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Flocculants and Coagulants:

The Keys to Water and Waste

Management in Aggregate

Reprint R-680

By J. Pillai, Ph.D., Nalco Company

Water conservation, efficient handling of solid wastes,
and lack of space for settling ponds are some of the
problems currently faced by the aggregate industry.
These problems have been exacerbated by the growth
of cities and towns to the edge of aggregate producing
operations. This trend of outside town operations
becoming within town operations will continue with
the growth of suburban areas and the growth of small
towns and cities in most geographic areas of the
The expanding city phenomenon has had considerable impact on aggregate operations. Not only do
operators now strive to be low cost producers, they
also must be good neighbors to local populations which
are quickly consuming available water and land
resources. This combination of a lack of space and
water has forced many operators to change production strategies. Better water and waste management
plays a critical part in this strategy change.
Past practice of large ponds to settle waste solids and
recover water has, due to the above mentioned problems, given way to smaller ponds that utilize flocculants and coagulants to effect faster settling rates.
Water clarity can be maintained at the same level or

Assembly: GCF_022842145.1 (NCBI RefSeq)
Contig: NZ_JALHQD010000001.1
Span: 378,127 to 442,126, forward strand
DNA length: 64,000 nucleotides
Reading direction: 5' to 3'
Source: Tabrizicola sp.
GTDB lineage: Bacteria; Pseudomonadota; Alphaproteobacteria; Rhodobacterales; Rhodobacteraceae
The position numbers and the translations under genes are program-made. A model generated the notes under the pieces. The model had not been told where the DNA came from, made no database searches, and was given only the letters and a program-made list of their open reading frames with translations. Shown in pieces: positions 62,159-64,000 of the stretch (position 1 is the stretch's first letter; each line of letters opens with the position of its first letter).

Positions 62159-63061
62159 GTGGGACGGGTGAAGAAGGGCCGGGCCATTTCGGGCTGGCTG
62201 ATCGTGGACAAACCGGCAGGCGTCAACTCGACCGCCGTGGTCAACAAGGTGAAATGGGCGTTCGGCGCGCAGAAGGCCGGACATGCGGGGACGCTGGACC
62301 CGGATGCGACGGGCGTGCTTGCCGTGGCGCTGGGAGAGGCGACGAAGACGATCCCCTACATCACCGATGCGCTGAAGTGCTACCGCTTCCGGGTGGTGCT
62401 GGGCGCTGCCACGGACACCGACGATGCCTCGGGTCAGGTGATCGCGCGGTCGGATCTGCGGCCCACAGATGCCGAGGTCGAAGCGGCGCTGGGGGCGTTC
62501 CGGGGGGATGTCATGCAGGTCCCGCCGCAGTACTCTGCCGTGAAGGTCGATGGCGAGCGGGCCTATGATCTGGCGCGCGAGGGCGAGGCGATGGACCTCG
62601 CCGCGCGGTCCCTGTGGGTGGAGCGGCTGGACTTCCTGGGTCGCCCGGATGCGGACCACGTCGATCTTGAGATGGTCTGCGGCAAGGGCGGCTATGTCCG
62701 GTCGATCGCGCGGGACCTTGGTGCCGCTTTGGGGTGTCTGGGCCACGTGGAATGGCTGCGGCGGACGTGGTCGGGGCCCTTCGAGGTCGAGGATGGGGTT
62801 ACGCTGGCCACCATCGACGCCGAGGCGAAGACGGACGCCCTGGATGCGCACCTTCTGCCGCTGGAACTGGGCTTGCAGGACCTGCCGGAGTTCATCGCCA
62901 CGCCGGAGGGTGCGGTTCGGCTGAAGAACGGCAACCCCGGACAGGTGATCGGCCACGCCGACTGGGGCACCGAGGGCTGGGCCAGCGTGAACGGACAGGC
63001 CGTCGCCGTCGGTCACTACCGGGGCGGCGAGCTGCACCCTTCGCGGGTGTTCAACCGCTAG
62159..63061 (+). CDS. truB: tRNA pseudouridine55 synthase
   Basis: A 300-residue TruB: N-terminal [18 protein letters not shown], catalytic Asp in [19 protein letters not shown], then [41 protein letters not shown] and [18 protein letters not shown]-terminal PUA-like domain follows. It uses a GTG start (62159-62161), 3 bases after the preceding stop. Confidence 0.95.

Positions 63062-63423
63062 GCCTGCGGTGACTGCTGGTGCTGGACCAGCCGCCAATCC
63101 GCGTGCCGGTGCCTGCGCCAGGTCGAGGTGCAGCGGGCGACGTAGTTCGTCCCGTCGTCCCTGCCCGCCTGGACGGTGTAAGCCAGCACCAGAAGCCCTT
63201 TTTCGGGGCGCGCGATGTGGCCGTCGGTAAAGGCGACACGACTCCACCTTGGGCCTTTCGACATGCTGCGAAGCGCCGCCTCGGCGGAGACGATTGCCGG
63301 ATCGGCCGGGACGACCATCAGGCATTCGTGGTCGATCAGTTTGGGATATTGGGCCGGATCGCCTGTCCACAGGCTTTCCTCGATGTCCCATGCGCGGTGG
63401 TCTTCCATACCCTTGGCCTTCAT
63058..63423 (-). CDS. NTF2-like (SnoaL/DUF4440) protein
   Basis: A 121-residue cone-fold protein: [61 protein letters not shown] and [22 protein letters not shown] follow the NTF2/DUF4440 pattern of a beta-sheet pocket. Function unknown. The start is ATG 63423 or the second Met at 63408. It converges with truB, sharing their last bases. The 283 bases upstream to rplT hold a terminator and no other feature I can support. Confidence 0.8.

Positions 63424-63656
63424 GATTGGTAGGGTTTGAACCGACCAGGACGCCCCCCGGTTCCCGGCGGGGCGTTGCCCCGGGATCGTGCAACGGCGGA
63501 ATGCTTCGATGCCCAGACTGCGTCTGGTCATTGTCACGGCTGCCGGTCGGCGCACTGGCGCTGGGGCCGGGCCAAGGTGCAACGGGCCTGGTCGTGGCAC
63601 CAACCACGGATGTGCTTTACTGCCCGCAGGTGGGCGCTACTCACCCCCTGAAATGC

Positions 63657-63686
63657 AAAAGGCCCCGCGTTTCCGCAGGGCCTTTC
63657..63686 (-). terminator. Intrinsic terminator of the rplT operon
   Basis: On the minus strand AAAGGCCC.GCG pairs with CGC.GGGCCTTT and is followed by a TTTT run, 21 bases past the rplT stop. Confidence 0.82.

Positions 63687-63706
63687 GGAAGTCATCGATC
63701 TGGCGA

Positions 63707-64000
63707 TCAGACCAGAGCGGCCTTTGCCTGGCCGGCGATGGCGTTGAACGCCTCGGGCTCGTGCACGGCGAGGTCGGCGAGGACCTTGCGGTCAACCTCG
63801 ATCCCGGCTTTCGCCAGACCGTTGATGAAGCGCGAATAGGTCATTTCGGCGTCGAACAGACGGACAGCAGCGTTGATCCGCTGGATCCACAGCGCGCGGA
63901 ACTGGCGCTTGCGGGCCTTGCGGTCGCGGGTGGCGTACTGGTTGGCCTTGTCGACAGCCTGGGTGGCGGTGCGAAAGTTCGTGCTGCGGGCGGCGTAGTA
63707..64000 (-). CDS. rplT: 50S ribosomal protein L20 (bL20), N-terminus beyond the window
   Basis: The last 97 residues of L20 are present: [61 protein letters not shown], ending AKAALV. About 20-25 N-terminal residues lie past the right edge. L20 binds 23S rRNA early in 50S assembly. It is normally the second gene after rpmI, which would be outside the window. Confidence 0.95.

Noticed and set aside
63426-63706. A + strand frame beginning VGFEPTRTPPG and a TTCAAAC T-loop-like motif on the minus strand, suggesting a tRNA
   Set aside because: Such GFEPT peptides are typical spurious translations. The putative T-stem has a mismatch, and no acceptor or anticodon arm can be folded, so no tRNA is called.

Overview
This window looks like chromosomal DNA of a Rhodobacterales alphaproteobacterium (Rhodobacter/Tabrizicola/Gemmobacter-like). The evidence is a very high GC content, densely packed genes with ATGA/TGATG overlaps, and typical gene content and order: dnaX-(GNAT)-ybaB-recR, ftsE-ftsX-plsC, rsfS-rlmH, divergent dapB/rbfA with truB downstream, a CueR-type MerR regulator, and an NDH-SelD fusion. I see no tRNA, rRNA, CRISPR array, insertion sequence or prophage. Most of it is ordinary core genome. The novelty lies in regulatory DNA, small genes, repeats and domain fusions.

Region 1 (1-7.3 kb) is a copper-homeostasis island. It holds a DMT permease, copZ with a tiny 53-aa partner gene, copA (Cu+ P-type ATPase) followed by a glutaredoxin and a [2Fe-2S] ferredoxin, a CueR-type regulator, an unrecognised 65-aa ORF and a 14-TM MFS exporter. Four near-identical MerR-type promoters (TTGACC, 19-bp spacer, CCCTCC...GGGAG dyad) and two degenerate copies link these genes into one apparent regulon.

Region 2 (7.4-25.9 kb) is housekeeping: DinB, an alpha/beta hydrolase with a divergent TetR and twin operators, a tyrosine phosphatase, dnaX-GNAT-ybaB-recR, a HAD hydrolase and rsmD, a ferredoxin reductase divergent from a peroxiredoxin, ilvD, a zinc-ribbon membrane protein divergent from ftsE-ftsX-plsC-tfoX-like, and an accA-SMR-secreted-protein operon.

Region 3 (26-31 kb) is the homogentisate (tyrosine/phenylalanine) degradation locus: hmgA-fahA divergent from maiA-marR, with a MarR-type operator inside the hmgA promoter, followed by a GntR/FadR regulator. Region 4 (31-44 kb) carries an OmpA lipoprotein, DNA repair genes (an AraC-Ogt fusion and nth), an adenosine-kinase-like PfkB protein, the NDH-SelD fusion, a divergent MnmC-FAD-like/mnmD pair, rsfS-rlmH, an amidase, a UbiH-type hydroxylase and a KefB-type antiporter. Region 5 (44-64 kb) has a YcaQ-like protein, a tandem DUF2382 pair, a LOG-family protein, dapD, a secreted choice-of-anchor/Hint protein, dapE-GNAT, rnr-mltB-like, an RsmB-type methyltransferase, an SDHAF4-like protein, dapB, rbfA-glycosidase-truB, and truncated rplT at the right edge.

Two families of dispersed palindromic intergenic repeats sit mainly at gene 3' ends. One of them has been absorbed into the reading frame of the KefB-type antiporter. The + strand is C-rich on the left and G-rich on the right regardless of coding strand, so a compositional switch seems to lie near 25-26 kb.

better than that of large untreated ponds. Operations
that require even stricter control of water and waste
solids resort to the use of clarifiers, thickeners, and
belt presses. However, all of these unit operations
require the use of flocculants and coagulants for cost
efficient operation.
The art of flocculation and coagulation has a lot more
science than meets the eye. A variety of flocculants
and coagulants is available, with different chemistries, molecular weights, charge ratios, and other
attributes. It is critical that the appropriate flocculant
and/or coagulant be chosen to ensure cost effective
performance in a solids/liquid separation process. The

Condensed version appeared in December 1997 issue of Stone Review

choice is dependent on process conditions, including

variables such as feed particle size, water chemistry,
system pH, percent feed solids, etc. This article discusses some of the salient points about flocculants
and coagulants and their application in aggregate


Aggregate operations produce fine clay-laden slurries
while producing a variety of sand and gravel products. This effluent stream is generally sent to a large
holding pond where the solids settle out and the
supernatant water is recycled back into the process.
Successful water and waste management depends on
the efficiency of this solids/liquid separation step. This
step is even more critical when trying to reduce the
size of the pond or increase the settling rate.
Most naturally occurring fine particles, such as those
produced at an aggregate operation, have a negative
surface charge. This charge sets up repulsion forces
that reduce the tendency for the particles to agglomerate and settle. However, other factors such as particle size, particle density, and liquid density also
exert considerable influence on the tendency of fine
particles to settle. Stokes law, shown below, can be